Now for some averages. What are the overall mean ratings of each aspect of the platform?

Sub Rating Category Mean Subrating
Customer Support 0.89
Ease of Use 0.93
Features & Functionality 0.91
Value for Money 0.91

How do these subratings match up with category ratings we calculated earlier? Some of the subrating names match perfectly with MonkeyLearn aspects like “Customer Support” and “Ease of Use”, but the other two we’ll need to assign an alias to be able to join it up with the mean MonkeyLearn sentiment for that category and compare the two:

Sub Rating Category Mean Subrating Alias Mean Sentiment Sentiment Valence
Customer Support 0.89 Customer Support 0.67 Meh
Ease of Use 0.93 Ease of Use 0.71 Meh
Features & Functionality 0.91 General 0.98 Good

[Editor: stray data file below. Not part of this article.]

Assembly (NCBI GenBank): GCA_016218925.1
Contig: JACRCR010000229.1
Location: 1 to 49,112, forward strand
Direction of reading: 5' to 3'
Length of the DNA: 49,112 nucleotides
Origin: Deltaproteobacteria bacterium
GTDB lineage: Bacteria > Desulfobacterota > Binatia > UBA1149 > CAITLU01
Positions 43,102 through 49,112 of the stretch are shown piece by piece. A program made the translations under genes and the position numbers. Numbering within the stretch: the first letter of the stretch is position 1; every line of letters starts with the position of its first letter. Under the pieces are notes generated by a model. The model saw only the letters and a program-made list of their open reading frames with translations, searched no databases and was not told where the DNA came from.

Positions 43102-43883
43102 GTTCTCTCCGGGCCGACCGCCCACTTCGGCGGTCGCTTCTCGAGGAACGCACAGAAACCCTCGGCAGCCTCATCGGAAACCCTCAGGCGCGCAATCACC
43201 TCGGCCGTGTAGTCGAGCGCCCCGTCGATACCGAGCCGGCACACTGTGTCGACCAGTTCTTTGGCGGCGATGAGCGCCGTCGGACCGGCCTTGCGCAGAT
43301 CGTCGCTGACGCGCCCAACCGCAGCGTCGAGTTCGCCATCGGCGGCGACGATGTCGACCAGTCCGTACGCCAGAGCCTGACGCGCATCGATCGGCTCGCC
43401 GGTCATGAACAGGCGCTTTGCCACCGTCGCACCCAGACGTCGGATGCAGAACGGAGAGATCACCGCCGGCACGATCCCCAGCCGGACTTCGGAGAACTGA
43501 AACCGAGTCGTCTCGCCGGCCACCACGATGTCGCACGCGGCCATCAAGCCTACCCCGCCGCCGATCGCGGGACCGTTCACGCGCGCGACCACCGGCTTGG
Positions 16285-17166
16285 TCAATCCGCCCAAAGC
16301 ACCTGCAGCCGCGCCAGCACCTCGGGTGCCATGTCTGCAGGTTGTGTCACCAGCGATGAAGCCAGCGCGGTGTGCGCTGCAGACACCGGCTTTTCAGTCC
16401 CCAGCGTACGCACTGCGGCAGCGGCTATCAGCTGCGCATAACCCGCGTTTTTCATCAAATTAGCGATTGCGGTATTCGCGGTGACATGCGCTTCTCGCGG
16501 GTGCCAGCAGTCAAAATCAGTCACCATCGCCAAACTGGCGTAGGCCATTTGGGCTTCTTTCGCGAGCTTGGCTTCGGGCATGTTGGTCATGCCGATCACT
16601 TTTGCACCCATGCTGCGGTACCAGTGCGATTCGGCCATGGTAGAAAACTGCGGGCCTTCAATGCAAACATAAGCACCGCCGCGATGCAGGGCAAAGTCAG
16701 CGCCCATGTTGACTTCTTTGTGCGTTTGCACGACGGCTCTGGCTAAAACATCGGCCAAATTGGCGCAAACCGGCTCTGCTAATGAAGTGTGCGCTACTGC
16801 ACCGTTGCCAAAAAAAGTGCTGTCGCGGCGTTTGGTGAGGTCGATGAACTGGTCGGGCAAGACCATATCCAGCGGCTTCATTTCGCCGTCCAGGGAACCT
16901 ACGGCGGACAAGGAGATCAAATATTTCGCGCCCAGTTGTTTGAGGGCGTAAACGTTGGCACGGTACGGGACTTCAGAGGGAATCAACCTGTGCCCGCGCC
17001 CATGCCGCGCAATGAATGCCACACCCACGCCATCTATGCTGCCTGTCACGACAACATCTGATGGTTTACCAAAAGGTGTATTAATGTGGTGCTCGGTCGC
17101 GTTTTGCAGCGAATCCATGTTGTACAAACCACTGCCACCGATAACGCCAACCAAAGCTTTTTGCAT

Value for Money 0.91 Pricing -0.56 Bad

What’s interesting here is that people on average rate each of the four subrating aspects very high. However, when they mention them in reviews the sentiment they attach to them can be much lower.

If we take Pricing / Value for Money, for example (which may not actually be analogous concepts but let’s roll with it for a minute), the sentiment attached to explicit mentions of the price of the service tend to be negative, though its Value for Money is rated well. I can see two explanations for this. The uninteresting interpretation is that most people use the free version of Slack and so they’re getting something for nothing, which is a pretty good value for your money. A slightly more interesting interpretation would be that the “silent majority” on the aspect of pricing actually thinks they’re getting a pretty good deal but a vocal minority disagree and that minority are the only ones voicing their dissatisfaction with the pricing model.